When we are spending our leisure time, we do so by observing others’ spending their non-working time. And when we are working, we spend our time unable to witness others’ leisure time.
The converse of this is interesting to me as well. Who would want to spend two hours at the movies watching people at an office typing? Only a few of us. And who among us would want to spend our paid work time watching others enjoy themselves? Very few of us.
So, we go to the movies, watch television or read a novel about people living their lives and not working. These characters go on vacation, get in fights, make love, and cry tears of joy and sadness.
And when we go to work, we disallow ourselves the ability to watch people go on vacation, get in fights, make love, and cry tears of joy and sadness.
I heard the phrase “Bob’s Your Uncle” today on Mary Poppins. My wife has said it for years, mostly related to cooking (e.g. “You put the water in the pot, add some miso, and ‘Bob’s your uncle.'”) and to the ease and quality of the results.
Well, I wanted to find out the history of the phrase and it’s, of course, an interesting one:
The most attractive theory, albeit suspiciously neat, is that it derives from a prolonged act of political nepotism. The Victorian prime minister, Lord Salisbury (family name Robert Cecil, pronounced ) appointed his rather less than popular nephew Arthur Balfour to a succession of posts. The most controversial, in 1887, was chief secretary of Ireland, a post for which Balfour, despite his intellectual gifts, was considered unsuitable. The Dictionary of National Biography says: “The country saw with something like stupefaction the appointment of the young dilettante to what was at the moment perhaps the most important, certainly the most anxious office in the administration”. As the story goes, the consensus among the irreverent in Britain was that to have Bob as your uncle was a guarantee of success, hence the expression. Since the very word nepotism derives from the Italian word for nephew (from the practice of Italian popes giving preferment to nephews, a euphemism for their bastard sons), the association here seems more than apt.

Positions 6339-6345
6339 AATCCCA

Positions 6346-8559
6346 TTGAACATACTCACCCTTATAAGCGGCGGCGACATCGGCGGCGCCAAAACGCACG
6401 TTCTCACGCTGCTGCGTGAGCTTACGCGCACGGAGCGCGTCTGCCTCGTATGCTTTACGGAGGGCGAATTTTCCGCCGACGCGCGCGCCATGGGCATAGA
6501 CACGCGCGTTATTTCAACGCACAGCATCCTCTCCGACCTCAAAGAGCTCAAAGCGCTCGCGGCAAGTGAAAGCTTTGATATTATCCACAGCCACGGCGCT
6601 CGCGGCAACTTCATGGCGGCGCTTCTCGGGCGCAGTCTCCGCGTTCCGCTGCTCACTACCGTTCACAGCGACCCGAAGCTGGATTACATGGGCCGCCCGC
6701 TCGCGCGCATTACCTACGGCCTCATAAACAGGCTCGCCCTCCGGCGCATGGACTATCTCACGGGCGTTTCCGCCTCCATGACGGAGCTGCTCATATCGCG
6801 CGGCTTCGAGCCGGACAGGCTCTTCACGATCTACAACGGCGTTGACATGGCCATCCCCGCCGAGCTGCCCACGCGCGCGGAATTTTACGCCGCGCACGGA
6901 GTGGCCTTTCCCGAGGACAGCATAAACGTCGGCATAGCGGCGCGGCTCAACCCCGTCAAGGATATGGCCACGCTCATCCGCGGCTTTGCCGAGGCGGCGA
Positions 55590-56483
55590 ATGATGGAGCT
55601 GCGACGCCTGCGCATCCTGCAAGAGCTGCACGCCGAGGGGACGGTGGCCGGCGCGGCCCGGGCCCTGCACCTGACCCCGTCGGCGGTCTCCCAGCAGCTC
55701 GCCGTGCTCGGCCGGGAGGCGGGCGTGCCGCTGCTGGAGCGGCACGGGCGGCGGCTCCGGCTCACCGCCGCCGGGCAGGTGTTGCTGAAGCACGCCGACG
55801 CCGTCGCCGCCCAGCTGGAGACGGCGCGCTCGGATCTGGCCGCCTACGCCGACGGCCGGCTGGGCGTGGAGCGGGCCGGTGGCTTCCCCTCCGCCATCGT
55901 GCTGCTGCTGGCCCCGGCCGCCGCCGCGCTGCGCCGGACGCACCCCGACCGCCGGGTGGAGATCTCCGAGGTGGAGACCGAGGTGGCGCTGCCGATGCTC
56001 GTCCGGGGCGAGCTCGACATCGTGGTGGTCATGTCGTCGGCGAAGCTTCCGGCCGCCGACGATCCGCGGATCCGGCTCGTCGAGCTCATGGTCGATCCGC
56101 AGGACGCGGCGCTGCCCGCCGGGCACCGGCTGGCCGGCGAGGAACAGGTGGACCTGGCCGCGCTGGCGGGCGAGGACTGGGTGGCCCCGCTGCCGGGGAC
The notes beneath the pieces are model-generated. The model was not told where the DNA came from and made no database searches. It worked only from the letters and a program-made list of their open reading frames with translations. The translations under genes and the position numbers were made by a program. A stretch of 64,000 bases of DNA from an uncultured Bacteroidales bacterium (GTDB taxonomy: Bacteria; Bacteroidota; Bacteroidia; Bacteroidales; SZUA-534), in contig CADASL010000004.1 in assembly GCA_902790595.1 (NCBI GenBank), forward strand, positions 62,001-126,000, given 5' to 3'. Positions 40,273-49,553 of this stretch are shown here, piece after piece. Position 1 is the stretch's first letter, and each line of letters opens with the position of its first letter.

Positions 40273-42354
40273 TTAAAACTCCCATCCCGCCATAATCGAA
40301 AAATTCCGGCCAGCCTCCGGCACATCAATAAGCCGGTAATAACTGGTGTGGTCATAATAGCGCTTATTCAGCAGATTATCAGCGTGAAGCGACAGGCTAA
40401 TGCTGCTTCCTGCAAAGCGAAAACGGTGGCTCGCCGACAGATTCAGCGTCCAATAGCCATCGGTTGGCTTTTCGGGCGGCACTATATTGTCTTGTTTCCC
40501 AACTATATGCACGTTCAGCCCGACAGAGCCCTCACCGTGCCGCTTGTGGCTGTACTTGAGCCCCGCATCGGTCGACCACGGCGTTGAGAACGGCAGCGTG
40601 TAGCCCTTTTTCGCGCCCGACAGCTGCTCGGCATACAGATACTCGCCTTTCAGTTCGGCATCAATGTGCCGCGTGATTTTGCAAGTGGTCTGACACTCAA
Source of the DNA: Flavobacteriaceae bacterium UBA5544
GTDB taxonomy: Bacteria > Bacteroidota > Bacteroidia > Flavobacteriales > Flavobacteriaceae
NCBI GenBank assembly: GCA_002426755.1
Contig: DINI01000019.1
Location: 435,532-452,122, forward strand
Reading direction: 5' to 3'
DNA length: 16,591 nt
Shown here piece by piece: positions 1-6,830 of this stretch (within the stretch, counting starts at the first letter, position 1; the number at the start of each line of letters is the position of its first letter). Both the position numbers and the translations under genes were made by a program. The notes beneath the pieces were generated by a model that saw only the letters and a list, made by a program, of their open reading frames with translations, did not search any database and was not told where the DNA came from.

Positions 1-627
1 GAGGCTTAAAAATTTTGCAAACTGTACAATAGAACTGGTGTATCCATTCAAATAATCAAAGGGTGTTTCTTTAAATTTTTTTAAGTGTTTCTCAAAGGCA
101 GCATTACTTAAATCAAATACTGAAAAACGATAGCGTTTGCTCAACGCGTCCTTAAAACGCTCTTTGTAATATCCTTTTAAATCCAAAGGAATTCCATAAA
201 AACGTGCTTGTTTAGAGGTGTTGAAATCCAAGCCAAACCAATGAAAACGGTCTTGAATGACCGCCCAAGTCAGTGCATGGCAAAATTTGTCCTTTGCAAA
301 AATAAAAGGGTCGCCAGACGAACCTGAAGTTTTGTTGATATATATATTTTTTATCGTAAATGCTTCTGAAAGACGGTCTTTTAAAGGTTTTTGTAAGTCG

Parenthood is often romanticized into something its not; the media has learned to do this to sell its books and magazines and toys and shows and products generally. Most of parenthood is holding down the fort, however; it’s babysitting, keeping things in order, ensuring peace among family members, watching that no one gets hurt, allowing oneself to have emotions, carting someone here or there or back, delivering or buying procurements, crafting schedules, planning educational schedules and playdates.